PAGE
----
DUBAI, United Arab Emirates – Lydia Hall of Wales shot a 5-under 67 Thursday to take a one-stroke lead over Anna Nordqvist of Sweden in the second round of the Dubai Ladies Masters.
Michelle Wie limped around the back nine of the Emirates Golf Club because of a bad back and finished with a 72, six shots behind the leader.
Hall had a 31 on the front nine, including five birdies, to move to the top at the season-ending tournament.
England's Laura Davies all but conceded the Order of Merit for the top golfer in Europe to South Africa's Lee-Anne Pace. Davies shot a 73 and is 11 strokes behind the leader. She needs to finish in the top two to overtake Pace, who had a 72.
Wie withdrew from last month's Lorena Ochoa Invitational because of the injury, but said she expects to be healthy by the start of the season after some rest and rehabilitation.
Wie winced several times after drives off the tee and dipped her knees on the follow through. She said it wouldn't have "long-lasting effects" and she expects to play a full schedule next season.
"I'm in survival mode right now. Hopefully I'll go out there and grind it out in the next few days," she said. "I've just got to get my irons closer. I'm not leaving myself a lot of birdies putts, makable ones."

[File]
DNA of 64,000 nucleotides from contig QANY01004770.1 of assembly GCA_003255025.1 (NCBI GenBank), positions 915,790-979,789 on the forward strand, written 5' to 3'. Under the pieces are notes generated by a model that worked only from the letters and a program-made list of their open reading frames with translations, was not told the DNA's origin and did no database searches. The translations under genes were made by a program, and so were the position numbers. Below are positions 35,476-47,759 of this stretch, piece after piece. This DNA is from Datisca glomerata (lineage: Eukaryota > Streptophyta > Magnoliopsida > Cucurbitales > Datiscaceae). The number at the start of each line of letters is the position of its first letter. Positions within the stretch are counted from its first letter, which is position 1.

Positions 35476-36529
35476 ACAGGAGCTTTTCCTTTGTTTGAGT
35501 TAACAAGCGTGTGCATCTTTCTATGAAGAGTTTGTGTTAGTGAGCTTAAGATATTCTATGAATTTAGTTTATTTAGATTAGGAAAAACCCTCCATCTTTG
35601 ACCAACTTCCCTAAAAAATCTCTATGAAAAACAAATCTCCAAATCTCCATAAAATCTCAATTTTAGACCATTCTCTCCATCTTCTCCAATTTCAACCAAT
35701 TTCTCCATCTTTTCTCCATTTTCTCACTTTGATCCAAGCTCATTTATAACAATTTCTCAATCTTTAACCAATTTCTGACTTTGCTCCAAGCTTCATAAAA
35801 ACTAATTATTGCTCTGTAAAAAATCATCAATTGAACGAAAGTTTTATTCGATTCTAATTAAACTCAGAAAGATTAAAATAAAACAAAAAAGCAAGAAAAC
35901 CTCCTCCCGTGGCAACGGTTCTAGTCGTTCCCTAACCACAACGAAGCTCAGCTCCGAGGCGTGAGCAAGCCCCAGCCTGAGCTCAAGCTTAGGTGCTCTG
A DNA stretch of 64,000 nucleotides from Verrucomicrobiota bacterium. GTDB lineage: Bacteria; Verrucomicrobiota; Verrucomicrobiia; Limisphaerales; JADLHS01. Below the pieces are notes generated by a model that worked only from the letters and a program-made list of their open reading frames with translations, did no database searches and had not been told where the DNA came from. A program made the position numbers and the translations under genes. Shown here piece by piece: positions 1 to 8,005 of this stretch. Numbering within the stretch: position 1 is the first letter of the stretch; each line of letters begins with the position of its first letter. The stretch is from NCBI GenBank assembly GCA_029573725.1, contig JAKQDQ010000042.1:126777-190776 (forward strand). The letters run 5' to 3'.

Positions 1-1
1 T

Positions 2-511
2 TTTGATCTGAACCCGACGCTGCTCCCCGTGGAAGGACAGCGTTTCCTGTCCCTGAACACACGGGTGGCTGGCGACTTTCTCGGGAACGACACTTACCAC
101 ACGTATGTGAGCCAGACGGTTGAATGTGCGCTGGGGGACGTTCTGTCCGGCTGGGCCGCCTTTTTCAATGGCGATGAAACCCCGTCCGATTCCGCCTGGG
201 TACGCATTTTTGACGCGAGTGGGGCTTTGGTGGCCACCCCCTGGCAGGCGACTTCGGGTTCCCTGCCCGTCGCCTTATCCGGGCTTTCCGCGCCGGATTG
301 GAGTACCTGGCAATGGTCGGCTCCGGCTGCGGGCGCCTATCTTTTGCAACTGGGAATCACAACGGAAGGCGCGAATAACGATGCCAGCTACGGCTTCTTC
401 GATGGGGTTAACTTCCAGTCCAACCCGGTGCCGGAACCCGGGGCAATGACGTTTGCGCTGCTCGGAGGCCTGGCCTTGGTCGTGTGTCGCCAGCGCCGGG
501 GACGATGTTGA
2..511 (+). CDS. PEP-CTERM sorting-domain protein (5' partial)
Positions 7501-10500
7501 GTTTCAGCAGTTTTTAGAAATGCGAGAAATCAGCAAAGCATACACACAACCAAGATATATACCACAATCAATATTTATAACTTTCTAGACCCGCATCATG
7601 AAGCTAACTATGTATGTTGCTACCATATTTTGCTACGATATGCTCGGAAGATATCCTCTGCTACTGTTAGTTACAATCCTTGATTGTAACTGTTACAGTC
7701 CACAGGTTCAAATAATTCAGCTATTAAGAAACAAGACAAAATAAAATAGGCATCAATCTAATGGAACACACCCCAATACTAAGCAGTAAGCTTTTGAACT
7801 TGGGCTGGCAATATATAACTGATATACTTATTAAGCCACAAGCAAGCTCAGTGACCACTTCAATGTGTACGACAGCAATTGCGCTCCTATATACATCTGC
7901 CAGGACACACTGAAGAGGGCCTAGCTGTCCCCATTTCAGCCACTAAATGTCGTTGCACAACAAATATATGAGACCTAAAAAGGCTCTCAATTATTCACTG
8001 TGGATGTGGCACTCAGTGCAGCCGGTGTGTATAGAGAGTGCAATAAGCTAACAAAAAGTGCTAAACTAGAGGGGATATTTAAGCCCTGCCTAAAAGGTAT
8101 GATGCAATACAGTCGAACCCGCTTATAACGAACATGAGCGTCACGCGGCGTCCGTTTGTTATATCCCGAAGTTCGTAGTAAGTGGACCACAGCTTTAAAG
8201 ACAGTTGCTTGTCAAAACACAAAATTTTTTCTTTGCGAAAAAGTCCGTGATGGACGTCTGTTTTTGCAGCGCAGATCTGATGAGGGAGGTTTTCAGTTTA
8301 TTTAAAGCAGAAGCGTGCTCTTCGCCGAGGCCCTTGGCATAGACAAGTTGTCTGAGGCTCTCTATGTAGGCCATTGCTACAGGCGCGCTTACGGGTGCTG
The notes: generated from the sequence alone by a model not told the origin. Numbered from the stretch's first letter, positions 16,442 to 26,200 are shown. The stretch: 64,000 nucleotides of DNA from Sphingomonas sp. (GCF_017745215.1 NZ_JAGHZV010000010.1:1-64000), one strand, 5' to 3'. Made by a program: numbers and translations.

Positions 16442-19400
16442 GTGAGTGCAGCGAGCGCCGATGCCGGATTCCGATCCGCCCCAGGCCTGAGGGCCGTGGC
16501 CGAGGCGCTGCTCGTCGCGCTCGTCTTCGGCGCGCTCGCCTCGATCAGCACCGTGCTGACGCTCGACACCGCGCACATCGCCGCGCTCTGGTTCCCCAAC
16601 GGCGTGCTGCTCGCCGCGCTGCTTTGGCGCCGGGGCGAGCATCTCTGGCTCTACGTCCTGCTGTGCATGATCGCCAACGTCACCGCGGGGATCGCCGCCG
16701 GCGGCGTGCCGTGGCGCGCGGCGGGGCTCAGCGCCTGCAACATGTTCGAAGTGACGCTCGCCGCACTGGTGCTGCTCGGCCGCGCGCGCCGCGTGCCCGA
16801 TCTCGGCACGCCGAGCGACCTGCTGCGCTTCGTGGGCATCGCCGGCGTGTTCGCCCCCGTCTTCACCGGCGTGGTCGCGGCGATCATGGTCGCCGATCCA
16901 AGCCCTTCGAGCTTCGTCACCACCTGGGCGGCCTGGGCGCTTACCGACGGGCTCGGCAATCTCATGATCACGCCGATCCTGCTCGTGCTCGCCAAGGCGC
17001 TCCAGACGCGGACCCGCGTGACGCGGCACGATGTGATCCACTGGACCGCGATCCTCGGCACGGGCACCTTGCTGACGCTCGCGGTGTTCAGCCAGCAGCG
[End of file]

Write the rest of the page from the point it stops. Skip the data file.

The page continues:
Hall, whose father played for the Wales rugby team, was in eighth place after the first round and wasn't expected to make a run at the leaderboard.
"I just played really solid, approaches within 15 feet on the front nine," said the 23-year-old Hall, who is ranked 396th. "I was really pleased. I made a couple of mistakes on 9 and 10, and three-putted on 10. I kind of refocused and moved onto 11 and made a good putt and kept doing it."
She went into the water on the ninth hole and three-putted the 10th for another bogey before making birdies on her final two holes to regain the lead at 7-under 137.
Nordqvist made four birdies in a bogey-free round of 68, one shot ahead of Danish veteran Iben Tinning, who will retire after the tournament.
Tinning bogeyed the last two holes to lose a share of the lead, but remains in the hunt for a sixth career tour victory and first since 2005. Struggling with a long-standing hip injury, the 36-year-old Tinning said it would be "indescribable" to win in her final tournament.
"I'm not saying I don't feel anything out there and definitely going for more pins," Tinning said. "Why be a chicken at your last event?"
Three players were another shot back at 4 under, including Russia's Maria Verchenova who needs a top-20 finish to retain her European Tour card. She is tied with England's Melissa Reid (70) and Norway's Marianne Skarpnord (71).
Davies was bothered by a lack of sleep before the first round, when she shot a 75.
"I didn't play well again today. The timing is all out," Davies said. "The tournament is over for me as far as I'm concerned. As for winning it or getting second place which we were trying to do, it's not going to happen, so obviously I am disappointed."
Pace said the pressure is off heading into the weekend.
"Now, I can sit back, relax and play the golf course and be at the top," she said.